Working a typical 9-to-5 job can be monotonous. Many people just try to make it through the day. They can’t wait for their shift to end. Some work settings are viewed as especially mundane. For example, comedians are fond of making fun of the workers at the Department of Motor Vehicles, portraying them as the exemplar of bureaucratic mediocrity. Many workers struggle to get through the day. They aren’t passionate about their work. It’s just a job. Some newbie traders think they can take a similar mediocre approach to trade, but they soon find that unless they go the distance and make more heroic efforts, they will never achieve enduring financial success.


The goal of the short-term trader is to take advantage of the masses. Some of the masses are amateur online traders, but some are professional institutional investors. Many part-time online traders view trading as a hobby. They don’t put the necessary time and energy into developing trading plans that will produce a profit. Institutional investors take a long-term view and are not necessarily worried about short-term variations in price.

In both cases, these market participants don’t put in extra effort to capitalize on short-term variations in price. The short-term trader, in contrast, searches for ways to capitalize on shorter-term fluctuations, where huge profits can be made. You can’t hope to make huge profits with a simple buy-and-hold approach. You must look for innovative trading strategies. The search is endless. A strategy that worked one day may not work the next day. From the longer-term perspective, short-term variations are “error.”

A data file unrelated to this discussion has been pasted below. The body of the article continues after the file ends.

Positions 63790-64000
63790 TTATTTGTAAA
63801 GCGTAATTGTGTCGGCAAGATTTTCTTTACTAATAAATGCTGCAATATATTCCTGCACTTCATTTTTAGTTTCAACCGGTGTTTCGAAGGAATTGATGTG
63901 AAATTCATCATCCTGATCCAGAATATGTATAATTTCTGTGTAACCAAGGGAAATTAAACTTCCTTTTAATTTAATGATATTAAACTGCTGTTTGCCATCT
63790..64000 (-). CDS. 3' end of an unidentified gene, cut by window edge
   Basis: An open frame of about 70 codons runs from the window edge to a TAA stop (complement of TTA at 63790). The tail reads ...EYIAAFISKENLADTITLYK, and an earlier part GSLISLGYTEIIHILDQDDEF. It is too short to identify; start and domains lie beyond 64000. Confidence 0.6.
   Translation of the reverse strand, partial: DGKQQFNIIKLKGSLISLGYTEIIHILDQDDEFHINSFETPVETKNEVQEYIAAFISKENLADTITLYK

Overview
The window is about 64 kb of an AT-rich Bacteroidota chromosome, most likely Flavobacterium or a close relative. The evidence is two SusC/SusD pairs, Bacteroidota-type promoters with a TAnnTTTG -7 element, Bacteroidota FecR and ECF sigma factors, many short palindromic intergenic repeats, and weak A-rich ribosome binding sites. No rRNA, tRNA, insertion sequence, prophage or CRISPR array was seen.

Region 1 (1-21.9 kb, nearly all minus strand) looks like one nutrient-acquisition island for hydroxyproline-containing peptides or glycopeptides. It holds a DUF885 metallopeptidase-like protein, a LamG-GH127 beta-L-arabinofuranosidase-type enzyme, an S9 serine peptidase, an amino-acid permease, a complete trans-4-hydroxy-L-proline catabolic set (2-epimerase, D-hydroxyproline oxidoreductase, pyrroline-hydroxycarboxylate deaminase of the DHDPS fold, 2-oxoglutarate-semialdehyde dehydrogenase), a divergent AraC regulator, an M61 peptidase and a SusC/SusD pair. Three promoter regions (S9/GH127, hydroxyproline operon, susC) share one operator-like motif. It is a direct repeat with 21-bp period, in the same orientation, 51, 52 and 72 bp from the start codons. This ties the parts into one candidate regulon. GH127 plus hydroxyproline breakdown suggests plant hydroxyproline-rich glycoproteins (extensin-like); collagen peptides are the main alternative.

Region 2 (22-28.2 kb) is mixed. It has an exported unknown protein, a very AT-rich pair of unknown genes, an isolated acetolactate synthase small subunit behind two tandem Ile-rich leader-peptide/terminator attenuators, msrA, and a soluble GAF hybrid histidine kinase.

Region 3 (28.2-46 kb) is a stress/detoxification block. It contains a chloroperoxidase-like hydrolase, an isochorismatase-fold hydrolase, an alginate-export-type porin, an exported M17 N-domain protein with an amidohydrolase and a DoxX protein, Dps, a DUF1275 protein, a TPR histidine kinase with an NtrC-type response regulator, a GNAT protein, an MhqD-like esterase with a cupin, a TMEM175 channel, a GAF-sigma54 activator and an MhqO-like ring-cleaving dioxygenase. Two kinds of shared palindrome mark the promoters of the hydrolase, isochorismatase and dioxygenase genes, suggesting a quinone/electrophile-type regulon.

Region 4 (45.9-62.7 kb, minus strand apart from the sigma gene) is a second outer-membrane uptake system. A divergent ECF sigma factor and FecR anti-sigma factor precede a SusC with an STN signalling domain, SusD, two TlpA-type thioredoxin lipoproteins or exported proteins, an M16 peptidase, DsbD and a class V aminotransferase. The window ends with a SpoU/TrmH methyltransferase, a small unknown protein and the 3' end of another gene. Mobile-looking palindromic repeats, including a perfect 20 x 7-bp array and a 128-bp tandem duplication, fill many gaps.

A multitude of factors may cause a short-term variation from false beliefs of the masses to an influential analyst report. Factors such as this interact. Each factor goes together to produce a price change, making a stock price fluctuate in a particular pattern consistently for only a short time before a different set of market factors coalesce to produce a different pattern of price movement. In short term time windows, the markets are chaotic and complex. It takes time and energy to develop an intuitive feel for these patterns and develop trading strategies that can produce a profit.

When trading the markets, you must put in a great deal of effort to achieve profitability and maintain it. You can’t be complacent. Many people try to trade the markets, but few achieve enduring financial success. It’s not just a job. It’s a lifestyle. If you don’t put in enough time and effort, you won’t succeed. But if you work hard and long hours, you’ll trade like a winner.

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